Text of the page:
All About Eve gets an outdoor screening in the spectacular setting of the Hollywood Forever Cemetery next Saturday, September 14, as part of the Cinespia summer season. Tickets cost $18 and gates open at 6:15 pm, for an 8 pm showing.
There are so many photos of Marilyn reading, you could fill a book with them. So it’s not surprising this classic 1951 photo of Marilyn reading at home was selected to grace the cover of the newly-published The Hollywood Book Club: Reading With the Stars. This lovely hardback, measuring a compact 21 cm squared and with text by Steven Rea, also features black-and-white images of some of Marilyn’s friends and co-stars reading (including Sammy Davis Jr, Lauren Bacall, Jack Benny, Marlon Brando, Bette Davis, Dorothy Dandridge, Ginger Rogers, Claudette Colbert and many more.)
Shirley MacLaine is also pictured reading in What a Way to Go! (1964), a film originally planned for Marilyn. A selection of photos from the book was posted in the Evening Standard this week. It would make a great stocking filler for the cinephile/bibliophile in your life – or if you can’t wait, just treat yourself!
Carol Ann Jones was born in Manhattan and worked as a child model, making the cover of LIFE magazine at fifteen. She made her Broadway debut as Carol Lynley in The Potting Shed (1957), which also starred Dame Sybil Thorndike (fresh from co-starring with Marilyn Monroe in The Prince and the Showgirl.)
Carol went on to play the lead in Blue Denim (1958), a teen drama directed by Joshua Logan (who had made Bus Stop with Monroe two years previously.) The play deals with themes of unwanted pregnancy and abortion (which was then illegal in the US.) Carol would reprise her role in the 1960 movie of the same name, produced by Twentieth Century Fox, with Macdonald Carey among the cast. (Carey had worked with Marilyn in Let’s Make It Legal back in 1951.) Blue Denim earned Carol a second Golden Globe nominations as Most Promising Newcomer, having first been nominated for The Light in the Forest (1958.)
In 1960, the eighteen-year-old Carol married Michael Selsman, who was six years her senior and a publicist for the Arthur P. Jacobs Agency, who also represented Monroe. Selsman occasionally worked with Marilyn when Pat Newcomb was unavailable. In November 1961, he drove with Carol to Marilyn’s Doheny Drive apartment.
Marilyn was then 34 years old, and in the process of approving images from her photo shoot with Douglas Kirkland for Look magazine. As Selsman told biographer Michelle Morgan, she refused to let Carol come inside although she was heavily pregnant. This seems rather selfish and uncaring, but it’s possible that Marilyn distrusted the blonde starlet, sixteen years her junior and also under contract at Fox. Or perhaps she simply wanted to continue her work without interruptions. (Carol never commented on the story, so we have only Selsman’s word to go by.)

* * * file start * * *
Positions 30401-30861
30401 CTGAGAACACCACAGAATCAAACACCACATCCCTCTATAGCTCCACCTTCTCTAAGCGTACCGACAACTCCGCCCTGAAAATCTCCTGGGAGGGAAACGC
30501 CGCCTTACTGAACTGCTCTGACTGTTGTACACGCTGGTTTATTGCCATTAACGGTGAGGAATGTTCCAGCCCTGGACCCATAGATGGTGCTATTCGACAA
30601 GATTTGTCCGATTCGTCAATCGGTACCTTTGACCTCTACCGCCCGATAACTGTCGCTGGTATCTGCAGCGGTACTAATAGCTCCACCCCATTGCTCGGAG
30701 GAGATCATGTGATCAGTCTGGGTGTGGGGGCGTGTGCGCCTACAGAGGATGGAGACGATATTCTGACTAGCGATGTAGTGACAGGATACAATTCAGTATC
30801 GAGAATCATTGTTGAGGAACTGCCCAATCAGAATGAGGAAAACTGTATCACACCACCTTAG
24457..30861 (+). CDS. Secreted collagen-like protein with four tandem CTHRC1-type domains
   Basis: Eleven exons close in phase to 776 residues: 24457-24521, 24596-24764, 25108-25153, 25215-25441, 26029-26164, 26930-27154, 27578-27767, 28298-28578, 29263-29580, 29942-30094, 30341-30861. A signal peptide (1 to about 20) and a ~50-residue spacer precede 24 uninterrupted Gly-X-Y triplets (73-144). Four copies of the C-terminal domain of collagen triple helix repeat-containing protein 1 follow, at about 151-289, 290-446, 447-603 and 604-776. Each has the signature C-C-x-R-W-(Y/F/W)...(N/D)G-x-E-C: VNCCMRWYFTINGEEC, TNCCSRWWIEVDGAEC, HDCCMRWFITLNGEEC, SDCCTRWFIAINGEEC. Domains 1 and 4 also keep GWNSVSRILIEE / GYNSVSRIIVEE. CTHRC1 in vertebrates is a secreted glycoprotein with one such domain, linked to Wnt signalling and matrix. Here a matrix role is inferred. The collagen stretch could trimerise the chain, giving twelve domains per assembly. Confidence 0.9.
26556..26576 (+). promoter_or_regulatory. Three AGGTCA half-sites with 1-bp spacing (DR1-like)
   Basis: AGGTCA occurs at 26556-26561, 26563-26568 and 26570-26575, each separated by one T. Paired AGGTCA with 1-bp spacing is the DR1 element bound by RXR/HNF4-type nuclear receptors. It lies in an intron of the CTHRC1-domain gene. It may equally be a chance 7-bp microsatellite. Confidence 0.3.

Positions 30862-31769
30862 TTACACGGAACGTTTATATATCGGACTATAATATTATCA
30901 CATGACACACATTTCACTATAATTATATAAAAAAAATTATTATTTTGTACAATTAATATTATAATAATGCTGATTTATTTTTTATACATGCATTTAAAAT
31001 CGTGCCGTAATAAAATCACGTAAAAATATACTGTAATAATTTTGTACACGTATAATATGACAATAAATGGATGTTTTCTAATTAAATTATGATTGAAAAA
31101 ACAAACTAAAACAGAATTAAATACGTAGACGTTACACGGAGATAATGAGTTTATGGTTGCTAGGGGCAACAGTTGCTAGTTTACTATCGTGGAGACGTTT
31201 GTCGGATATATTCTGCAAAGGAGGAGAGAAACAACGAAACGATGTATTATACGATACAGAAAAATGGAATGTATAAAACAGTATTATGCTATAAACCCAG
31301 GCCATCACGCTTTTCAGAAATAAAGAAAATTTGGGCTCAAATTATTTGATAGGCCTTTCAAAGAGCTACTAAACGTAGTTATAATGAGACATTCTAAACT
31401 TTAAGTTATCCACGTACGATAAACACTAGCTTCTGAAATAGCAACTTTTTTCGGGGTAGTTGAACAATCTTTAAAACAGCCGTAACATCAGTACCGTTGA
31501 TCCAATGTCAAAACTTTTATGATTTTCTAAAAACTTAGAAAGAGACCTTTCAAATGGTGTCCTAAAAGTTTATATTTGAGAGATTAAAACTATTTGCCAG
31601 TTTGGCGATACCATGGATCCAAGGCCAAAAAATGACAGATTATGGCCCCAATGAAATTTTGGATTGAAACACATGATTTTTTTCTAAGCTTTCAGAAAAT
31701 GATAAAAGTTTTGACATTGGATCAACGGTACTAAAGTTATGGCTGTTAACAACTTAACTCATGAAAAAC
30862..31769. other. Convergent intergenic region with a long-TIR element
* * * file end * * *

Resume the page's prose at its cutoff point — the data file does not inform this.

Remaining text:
Their daughter Jill was born shortly afterwards. Carol worked both in television, and movies such as Return to Peyton Place (1961), and The Last Sunset, opposite Marilyn’s Niagara co-star, Joseph Cotten.
In 1963, Carol appeared in The Stripper (known in the UK as A Woman of Summer.) Adapted from William Inge’s play, A Loss Of Roses, it was originally pitched to Marilyn, but after her death in 1962, Joanne Woodard took her place as Lila, a former burlesque star who falls in love with a much younger man, Kenny (played by Richard Beymer, this was a role first offered to Warren Beatty.) Carol Lynley played Miriam Caswell, Kenny’s girlfriend and Lila’s unwitting rival. (Another curious coincidence: Marilyn had played Claudia Caswell in All About Eve, her breakthrough role at Fox.)
In 1963, Carol starred with one of Marilyn’s favourite leading men, Jack Lemmon, in a romantic comedy, Under the Yum Yum Tree. Also that year, Carol worked with one of Marilyn’s least favourite directors, Otto Preminger, in The Cardinal. John Huston, who had directed Marilyn twice, also acted in the movie, as did Tom Tryon, previously cast as Marilyn’s desert island companion in the shelved Something’s Got to Give.
Carol divorced Selsman in 1964, and later had a long affair with the British newscaster, David Frost. She starred alongside Lauren Bacall in the controversial Shock Treatment (1964.) This was followed by The Pleasure Seekers, pitting Carol with two other young beauties, Ann-Margret and Pamela Tiffin, and directed by Jean Negulesco (of How to Marry a Millionaire fame.)